Date of Graduation


Document Type


Degree Name

Master of Science in Industrial Engineering (MSIE)

Degree Level



Industrial Engineering


Kim LaScola Needy

Committee Member

Gregory Parnell

Second Committee Member

Edward Pohl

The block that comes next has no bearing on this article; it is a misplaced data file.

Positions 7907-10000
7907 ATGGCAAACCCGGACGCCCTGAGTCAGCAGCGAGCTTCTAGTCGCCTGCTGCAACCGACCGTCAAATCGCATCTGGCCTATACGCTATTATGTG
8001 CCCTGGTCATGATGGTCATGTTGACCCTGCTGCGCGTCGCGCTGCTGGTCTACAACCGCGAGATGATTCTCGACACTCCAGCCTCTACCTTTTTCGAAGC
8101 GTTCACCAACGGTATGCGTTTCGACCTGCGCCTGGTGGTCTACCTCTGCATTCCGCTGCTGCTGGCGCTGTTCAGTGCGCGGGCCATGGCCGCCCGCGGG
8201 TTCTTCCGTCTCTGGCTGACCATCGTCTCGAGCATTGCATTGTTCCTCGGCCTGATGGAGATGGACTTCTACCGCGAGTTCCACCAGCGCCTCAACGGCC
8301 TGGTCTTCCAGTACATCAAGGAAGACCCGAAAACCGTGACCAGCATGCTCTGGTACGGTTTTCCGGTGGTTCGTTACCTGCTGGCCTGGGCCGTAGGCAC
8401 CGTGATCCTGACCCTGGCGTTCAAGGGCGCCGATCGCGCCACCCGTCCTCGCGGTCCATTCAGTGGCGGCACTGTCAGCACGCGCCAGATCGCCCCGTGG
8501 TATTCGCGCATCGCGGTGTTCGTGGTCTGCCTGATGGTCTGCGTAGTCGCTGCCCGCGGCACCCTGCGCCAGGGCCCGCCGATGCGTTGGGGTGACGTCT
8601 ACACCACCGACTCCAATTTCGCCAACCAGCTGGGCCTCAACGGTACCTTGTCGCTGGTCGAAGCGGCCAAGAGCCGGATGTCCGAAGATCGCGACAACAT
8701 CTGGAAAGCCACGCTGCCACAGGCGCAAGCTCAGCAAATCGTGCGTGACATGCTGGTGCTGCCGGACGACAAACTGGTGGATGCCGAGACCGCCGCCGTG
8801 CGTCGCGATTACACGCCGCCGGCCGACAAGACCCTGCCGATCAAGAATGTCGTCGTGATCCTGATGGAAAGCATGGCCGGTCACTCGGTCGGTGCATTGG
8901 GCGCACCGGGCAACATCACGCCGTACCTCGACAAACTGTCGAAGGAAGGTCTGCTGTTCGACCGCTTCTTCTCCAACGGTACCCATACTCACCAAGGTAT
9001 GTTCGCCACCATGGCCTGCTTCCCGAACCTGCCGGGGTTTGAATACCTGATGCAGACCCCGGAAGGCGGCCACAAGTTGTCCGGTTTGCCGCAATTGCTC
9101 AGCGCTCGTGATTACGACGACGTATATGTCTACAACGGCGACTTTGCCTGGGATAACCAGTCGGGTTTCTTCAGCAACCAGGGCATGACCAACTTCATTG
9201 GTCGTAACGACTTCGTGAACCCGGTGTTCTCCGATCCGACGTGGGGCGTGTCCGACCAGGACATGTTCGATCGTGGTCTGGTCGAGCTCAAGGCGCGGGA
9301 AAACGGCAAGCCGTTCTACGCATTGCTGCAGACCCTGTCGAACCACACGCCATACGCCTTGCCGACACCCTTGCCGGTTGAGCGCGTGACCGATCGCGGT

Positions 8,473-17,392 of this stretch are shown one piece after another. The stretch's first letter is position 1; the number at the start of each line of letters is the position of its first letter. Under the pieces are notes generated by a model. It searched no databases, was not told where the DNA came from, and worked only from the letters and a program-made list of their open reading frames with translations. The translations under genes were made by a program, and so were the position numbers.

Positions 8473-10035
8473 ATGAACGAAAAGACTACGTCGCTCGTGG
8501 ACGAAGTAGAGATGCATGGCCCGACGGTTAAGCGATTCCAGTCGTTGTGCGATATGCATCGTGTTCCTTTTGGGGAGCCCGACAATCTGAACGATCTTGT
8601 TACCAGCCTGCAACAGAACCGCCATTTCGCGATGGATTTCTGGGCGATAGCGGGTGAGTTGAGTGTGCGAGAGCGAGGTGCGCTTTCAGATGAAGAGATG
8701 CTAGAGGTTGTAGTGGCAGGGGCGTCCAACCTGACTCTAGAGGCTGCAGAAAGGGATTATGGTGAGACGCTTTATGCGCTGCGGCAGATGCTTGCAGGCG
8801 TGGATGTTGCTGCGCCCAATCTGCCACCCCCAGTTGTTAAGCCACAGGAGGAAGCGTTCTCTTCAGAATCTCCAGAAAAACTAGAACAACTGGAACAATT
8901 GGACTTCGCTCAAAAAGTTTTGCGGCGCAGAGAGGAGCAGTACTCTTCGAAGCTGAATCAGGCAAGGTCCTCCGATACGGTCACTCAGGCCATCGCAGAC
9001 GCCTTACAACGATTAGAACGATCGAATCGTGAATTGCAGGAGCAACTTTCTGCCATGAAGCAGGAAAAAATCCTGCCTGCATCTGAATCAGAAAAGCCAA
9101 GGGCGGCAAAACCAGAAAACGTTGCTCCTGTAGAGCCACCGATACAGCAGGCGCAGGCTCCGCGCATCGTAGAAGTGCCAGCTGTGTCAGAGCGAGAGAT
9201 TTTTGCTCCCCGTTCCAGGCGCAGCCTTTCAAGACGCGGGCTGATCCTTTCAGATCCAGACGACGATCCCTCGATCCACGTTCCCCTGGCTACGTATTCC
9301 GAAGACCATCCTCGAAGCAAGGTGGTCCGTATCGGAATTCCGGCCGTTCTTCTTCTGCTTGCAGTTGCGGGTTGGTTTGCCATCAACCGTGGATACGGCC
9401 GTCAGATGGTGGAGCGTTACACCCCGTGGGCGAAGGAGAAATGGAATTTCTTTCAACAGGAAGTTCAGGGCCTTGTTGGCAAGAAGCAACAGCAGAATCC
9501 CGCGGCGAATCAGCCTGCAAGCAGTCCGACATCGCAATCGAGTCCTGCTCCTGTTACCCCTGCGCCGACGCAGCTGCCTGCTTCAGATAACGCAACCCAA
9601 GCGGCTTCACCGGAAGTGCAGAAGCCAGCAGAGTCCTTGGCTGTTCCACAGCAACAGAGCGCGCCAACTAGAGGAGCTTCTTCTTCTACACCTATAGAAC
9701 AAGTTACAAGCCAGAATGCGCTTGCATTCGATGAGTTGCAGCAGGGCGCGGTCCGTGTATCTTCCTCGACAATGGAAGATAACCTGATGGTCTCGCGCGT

The construction industry is a complex and evolving industry, making the project manager’s job of planning, organizing, and making decisions a difficult one. One of the most difficult decisions throughout a project is determining what resources are needed to complete a task by the deadline. Uncertainties cause risks within the schedule often creating delays for which the project manager must develop a mitigation plan once risks are identified. After conducting a review of the literature, no research was found examining the use of an analytical model to estimate the delays caused within the resource allocation process. If an analytical model could be developed to identify potential risks within the three largest resource categories of equipment, materials, and labor, the project manager could combine this information with his experience to help ensure the project is successfully completed. This in-depth case study focuses on creating a model using Microsoft Project, Microsoft Excel, and Palisade @Risk software to perform Monte Carlo simulation to predict potential delays prior to the start of the construction project. Interviews were conducted with a group of subject matter experts (SMEs), with varying levels of experience, to help gather insight into how the model should be developed to benefit the entire construction industry. Once the analysis was conducted, the model was validated by comparing the critical path of the schedule to an actual completed project where a historic brewery was converted into office space. An interview was conducted with the project manager who oversaw the project to determine if the results seemed reasonable and to see if the model results would have been useful at the start of the project. Because this research only performed a case study, no general conclusions about the entire industry can be made until it is tested on additional projects. In the future, the research can be expanded by incorporating the cost portion of the schedule, creating the model using other Monte Carlo software such as Probability Management’s SIPmath or Oracle’s Crystal Ball, and applying the analytical model to other industries such as software development, manufacturing, or defense by changing the names of the resource categories.